6. 6. ABC systems and controls in investment banks Examples of good and poor practice Third party relationships and due diligence Examples of Good Practice Examples of Poor Practice • Where third parties are used to generate business, these relationships are subject to thorough due diligence and management oversight. • A firm using intermediaries fails to satisfy itself that those businesses have adequate controls to detect and prevent staff using bribery to generate business. • Third party relationships are reviewed regularly, and in sufficient detail, to confirm that they are still necessary and appropriate to continue. • The firm fails to establish and record an adequate commercial rationale for using the services of third parties. • There are higher, or extra, levels of due diligence and approval • The firm is unable to produce a list of approved third parties, associated due diligence and details of payments made to them. • There is appropriate scrutiny of, and approval for, relationships with third parties that introduce business to the firm. • There is no checking of compliance’s operational role in • The firm’s compliance function has oversight of all third party relationships and monitors this list to identify risk indicators, eg a third party’s political or public service connections. • A firm assumes that long-standing third party relationships present no bribery or corruption risk. • Evidence that a risk-based approach has been adopted to • A firm relies exclusively on informal means, such as staff’s personal knowledge, to assess the bribery and corruption risk associated with third parties. • Enhanced due diligence procedures include a review of the • No prescribed take-on process for new third party relationships. • Consideration, where appropriate, of compliance involvement in interviewing consultants and the provision of anti-corruption training to consultants. • A firm does not keep full records of due diligence on third parties and cannot evidence that it has considered the bribery and corruption risk associated with a third party relationship. • Inclusion of ABC-specific clauses and appropriate protections in contracts with third parties. • The firm cannot provide evidence of appropriate checks to identify whether introducers and consultants are PEPs. for high risk third party relationships. identify higher risk relationships in order to apply enhanced due diligence. approving new third party relationships and accounts. third party’s own ABC controls. • Failure to demonstrate that due diligence information in another language has been understood by the firm. Page 52. FSA March 2012. Proposed new guidance is bold. LexisNexis view A primary goal for the compliance function is to have a consistent approach to onboarding which ultimately improves customer service and provides a competitive edge. By auditing the local and international systems used for third party due diligence, the business is able to demonstrate consistent compliance. Risk solutions from LexisNexis enable approval of new third parties at the appropriate level and escalation to senior management for review when needed. All information gathered on an entity can be collated into one file and forwarded together with any notes, providing an efficient and auditable review process. A separate file is created for all PEPs and high risk entities, making closer ongoing monitoring straight forward and routine. It is possible to allow Business Managers minimal “privileges” and for any red flags to automatically drive escalation to Compliance, ensuring an appropriate risk-based approach at each stage. Using PEP databases in isolation is not sufficient and broader news checks are needed to clearly identify associations and other high risk indicators. Building an end-to-end workflow that looks across broader data sets also ensures ongoing monitoring is regular and efficient. By seamlessly combining the initial onboarding process with an ongoing monitoring process, all alerts can be handled in the same manner and a consistent approach is guaranteed. Page 6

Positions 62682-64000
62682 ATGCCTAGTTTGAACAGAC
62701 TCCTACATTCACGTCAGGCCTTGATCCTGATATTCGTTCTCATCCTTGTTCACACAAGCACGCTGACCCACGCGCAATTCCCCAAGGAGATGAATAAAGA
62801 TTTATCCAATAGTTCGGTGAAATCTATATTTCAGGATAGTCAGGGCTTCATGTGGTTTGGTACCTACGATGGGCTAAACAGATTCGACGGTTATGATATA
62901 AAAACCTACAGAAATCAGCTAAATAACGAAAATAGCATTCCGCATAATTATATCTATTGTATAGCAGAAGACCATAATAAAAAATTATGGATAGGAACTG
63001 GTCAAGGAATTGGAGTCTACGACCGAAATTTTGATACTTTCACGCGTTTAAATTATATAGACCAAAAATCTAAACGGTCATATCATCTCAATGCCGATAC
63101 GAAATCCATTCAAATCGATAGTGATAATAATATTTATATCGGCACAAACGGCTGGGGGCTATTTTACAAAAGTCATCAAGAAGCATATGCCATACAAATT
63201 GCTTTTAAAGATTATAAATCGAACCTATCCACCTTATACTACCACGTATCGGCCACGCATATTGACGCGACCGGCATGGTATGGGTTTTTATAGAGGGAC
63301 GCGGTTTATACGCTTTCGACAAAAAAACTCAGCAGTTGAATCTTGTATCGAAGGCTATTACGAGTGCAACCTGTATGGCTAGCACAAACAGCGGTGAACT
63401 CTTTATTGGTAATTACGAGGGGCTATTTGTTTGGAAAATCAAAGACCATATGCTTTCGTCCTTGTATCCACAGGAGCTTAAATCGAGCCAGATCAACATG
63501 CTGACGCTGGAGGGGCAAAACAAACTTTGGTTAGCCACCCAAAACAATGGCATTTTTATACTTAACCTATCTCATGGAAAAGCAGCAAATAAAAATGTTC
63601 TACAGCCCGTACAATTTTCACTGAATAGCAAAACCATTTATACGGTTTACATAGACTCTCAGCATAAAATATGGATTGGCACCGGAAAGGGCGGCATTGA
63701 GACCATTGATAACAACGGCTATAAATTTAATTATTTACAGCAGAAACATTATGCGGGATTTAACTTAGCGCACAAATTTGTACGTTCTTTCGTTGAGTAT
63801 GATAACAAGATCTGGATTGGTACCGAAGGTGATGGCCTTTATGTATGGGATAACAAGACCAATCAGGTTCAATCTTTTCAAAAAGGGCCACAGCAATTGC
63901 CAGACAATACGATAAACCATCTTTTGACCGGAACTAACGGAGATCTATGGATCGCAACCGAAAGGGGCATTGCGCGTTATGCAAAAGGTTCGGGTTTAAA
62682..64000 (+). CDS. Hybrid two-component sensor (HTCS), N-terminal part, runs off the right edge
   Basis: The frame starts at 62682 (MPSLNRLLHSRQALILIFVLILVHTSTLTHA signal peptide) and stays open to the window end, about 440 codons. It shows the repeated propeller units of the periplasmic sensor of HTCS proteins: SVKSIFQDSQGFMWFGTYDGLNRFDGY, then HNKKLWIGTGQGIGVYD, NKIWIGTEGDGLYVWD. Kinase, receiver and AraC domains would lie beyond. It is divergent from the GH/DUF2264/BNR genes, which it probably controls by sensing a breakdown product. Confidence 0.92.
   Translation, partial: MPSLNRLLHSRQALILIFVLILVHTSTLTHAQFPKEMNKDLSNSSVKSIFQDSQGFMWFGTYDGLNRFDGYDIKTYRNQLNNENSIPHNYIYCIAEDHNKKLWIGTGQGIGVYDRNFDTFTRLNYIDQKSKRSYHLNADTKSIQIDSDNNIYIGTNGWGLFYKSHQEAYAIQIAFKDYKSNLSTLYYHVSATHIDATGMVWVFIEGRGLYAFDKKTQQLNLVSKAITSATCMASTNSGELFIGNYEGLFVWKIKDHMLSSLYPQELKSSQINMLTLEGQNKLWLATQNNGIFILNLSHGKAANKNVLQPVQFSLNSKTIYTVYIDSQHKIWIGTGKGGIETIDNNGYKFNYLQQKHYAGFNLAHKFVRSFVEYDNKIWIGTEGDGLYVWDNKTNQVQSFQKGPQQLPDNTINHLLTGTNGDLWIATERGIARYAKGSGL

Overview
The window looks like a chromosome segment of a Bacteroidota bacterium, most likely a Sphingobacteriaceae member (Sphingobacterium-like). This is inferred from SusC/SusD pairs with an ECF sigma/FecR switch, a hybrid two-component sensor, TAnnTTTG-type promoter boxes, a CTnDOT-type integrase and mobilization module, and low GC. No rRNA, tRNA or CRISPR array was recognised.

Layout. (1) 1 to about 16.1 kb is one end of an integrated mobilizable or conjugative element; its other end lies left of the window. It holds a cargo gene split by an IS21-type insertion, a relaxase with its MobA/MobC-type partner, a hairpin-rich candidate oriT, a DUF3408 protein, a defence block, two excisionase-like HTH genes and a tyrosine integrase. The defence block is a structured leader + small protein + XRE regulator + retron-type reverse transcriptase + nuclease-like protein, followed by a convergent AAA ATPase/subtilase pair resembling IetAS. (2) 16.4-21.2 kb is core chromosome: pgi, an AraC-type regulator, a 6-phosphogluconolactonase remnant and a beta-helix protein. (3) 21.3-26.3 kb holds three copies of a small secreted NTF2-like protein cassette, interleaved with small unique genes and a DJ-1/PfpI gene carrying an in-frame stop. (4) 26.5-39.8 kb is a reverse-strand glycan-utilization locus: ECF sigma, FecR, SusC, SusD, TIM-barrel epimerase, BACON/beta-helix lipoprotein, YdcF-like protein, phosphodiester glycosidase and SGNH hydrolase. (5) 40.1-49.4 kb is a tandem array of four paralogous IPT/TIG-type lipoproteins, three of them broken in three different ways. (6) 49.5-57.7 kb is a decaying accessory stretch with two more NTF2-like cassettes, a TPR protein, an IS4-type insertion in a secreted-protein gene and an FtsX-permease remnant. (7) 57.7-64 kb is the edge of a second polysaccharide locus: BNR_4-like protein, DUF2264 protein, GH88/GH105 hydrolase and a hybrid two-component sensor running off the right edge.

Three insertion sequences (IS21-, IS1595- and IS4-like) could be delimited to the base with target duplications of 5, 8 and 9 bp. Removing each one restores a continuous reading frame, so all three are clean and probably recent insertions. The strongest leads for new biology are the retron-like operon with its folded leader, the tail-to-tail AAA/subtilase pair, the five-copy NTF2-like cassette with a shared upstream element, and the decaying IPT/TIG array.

7. 7. ABC systems and controls in investment banks Examples of good and poor practice Payment controls Examples of Good Practice Examples of Poor Practice • Ensuring adequate due diligence on and approval of third party relationships before payments are made to the third party. • Failing to check whether third parties to whom payments are due have been subject to appropriate due diligence and approval. • Risk-based approval procedures for payments and a clear understanding of the reason for all payments. • Checking third party payments individually prior to approval, to ensure consistency with the business case for that account. • Regular and thorough monitoring of third party payments to check, for example, whether a payment is unusual in the context of previous similar payments. • Failing to produce regular third party payment schedules for review. • Failing to check thoroughly the nature, reasonableness and appropriateness of gifts and hospitality. • No absolute limits on different types of expenditure, combined with inadequate scrutiny during the approvals process. • A healthily sceptical approach to approving third party payments. • Adequate due diligence on new suppliers being added to the Accounts Payable system. • Clear limits on staff expenditure, which are fully documented, communicated to staff and enforced. • Limiting third party payments from Accounts Payable to reimbursements of genuine business related costs or reasonable hospitality. • Ensuring the reasons for third party payments via Accounts Payable are clearly documented and appropriately approved. • The facility to produce accurate MI to assist effective payment monitoring. Page 53/54. FSA March 2012. Proposed new guidance is bold. LexisNexis view Implementing consistent and robust procedures for handling payments to third parties is an essential part of an ABC process. The FSA stresses the importance of having in place effective due diligence and associated approval processes before a third party is entered into the Accounts Payable system. Clearly documented, communicated and acknowledged limits on staff expenditure are also highlighted by the FSA as an example of good practice, enabling staff to know exactly what is allowable and to drive consistent and ethical payment behaviour. In addition, a thorough audit trail should be a prerequisite for any Accounts Payable process. Enabling Compliance to be able to follow the paper trail is critical should a suspicious payment require further investigation or to allow the firm to simply demonstrate to supervisory authorities examples of what payments were made and why to a particular third party. This should be supported by regular reviews and ad hoc spot checks to ensure the payment controls in place continue to remain robust and appropriate to the firm’s business and its risk-based approach to anti-bribery and corruption. Such reviews, accompanied by effective management intelligence, will also enable the firm to identify and consider potential improvements in the payment process bringing valuable benefits to the overall business. Page 7